“We recognized that the mechanism used by the sandcastle worm is really a perfect vehicle for producing an underwater adhesive,” Stewart said. “This glue, just like the worm’s glue, is a fluid material that, although it doesn’t mix with water, is water soluble.”
Stewart has begun pilot studies focused on delivering bioactive molecules in the adhesive that could allow it to fix bone fragments and deliver medicines to the fracture site, such as antibiotics, pain relievers or compounds that might accelerate healing.
“We are very optimistic about this synthetic glue,” he said. “Biocompatibility is one of the major challenges of creating an adhesive like this. Anytime you put something synthetic into the body, there’s a chance the body will respond to it and damage the surrounding tissue. That’s something we will monitor, but we’ve seen no indication right now that it will be a problem.”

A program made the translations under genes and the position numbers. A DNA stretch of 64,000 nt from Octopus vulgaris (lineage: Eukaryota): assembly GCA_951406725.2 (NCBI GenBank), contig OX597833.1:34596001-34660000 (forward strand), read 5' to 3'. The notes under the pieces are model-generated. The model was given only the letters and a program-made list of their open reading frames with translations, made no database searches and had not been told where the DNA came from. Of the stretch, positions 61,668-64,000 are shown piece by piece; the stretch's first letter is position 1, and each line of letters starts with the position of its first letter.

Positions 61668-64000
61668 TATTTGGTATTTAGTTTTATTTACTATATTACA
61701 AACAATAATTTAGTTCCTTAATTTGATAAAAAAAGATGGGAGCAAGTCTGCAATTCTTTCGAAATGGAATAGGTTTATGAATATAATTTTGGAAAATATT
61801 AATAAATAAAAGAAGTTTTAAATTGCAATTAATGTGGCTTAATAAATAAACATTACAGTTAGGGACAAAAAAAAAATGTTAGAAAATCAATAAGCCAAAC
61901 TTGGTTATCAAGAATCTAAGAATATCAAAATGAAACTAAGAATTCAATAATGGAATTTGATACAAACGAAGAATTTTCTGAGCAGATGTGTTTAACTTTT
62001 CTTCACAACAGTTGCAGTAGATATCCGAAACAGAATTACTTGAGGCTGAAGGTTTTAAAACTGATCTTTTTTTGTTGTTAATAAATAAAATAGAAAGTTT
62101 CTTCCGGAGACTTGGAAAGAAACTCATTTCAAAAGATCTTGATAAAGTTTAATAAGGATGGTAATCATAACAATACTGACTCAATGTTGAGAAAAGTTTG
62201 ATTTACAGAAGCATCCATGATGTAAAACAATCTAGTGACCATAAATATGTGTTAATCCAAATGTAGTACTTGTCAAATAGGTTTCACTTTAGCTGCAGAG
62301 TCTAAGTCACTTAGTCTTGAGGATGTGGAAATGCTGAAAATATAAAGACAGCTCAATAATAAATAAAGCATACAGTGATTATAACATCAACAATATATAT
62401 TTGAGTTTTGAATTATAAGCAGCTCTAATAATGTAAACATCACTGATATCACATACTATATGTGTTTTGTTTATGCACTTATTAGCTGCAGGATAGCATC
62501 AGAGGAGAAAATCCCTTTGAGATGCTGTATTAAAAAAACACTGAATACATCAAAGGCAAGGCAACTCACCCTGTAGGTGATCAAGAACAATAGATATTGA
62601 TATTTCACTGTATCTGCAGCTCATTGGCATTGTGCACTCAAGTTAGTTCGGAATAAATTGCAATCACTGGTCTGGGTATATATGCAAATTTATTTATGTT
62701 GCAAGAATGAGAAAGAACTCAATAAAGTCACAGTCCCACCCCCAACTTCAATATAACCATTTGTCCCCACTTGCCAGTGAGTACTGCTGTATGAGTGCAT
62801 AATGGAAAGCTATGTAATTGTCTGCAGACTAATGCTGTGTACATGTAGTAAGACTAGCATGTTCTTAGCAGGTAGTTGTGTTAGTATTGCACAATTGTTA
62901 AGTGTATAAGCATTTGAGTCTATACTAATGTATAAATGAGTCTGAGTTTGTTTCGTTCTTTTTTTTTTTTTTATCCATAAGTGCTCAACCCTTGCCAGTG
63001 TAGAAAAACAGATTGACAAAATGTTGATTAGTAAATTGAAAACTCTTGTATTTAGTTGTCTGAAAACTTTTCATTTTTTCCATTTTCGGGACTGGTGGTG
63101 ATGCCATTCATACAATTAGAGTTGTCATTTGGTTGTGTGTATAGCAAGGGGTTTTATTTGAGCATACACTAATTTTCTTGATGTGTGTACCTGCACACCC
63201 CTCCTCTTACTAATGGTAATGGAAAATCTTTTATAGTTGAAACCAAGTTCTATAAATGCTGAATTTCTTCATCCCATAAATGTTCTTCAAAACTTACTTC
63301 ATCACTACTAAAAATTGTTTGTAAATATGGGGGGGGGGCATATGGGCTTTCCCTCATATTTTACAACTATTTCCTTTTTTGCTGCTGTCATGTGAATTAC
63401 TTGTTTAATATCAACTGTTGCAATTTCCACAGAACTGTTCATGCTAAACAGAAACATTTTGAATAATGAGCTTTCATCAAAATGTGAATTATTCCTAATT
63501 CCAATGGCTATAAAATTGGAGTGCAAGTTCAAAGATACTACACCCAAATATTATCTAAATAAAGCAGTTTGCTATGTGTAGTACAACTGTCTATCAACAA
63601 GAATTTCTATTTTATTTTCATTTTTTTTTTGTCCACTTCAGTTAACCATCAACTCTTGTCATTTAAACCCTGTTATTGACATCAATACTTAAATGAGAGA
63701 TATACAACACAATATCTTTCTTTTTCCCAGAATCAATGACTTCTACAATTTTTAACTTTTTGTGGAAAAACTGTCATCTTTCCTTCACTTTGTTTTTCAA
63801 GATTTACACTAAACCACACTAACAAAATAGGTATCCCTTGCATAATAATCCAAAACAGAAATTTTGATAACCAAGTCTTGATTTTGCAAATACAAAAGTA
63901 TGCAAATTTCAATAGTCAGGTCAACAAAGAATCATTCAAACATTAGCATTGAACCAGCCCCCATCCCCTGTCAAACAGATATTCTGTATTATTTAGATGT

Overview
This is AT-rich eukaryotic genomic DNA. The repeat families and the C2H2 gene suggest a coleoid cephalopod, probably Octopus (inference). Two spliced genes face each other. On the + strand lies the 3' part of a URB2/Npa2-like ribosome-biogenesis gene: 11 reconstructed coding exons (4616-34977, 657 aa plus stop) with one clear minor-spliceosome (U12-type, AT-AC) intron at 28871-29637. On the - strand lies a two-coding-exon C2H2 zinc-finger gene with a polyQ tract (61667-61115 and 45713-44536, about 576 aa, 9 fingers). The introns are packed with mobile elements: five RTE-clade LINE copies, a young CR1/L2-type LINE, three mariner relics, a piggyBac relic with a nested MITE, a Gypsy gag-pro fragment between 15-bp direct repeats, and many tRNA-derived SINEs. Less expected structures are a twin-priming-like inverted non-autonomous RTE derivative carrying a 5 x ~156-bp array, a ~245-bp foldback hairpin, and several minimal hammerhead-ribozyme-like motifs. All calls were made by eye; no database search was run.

The traditional method of repairing shattered bones is to use mechanical connectors like nails, pins and metal screws for support until they can bear weight. But achieving and maintaining alignment of small bone fragments using screws and wires is challenging, Stewart said. For precise reconstruction of small bones, health officials have acknowledged that a biocompatible, biodegradable adhesive could be valuable because it would reduce metal hardware in the body while maintaining proper alignment of fractures.
Stewart’s challenge was to devise a water-based adhesive that remained insoluble in wet environments and was able to bond to wet objects. The team also concentrated on key details of the natural adhesive solidification process — a poorly timed hardening of the glue would make it useless, Stewart said. They learned the natural glue sets in response to changes in pH, a mechanism that was copied into the synthetic glue.
The new glue, says Stewart, a bioengineer at the University of Utah in Salt Lake City, has passed toxicity studies in cell culture. It is at least as strong as Super Glue and is twice as strong as the natural adhesive it mimics, he notes.
— John Simpson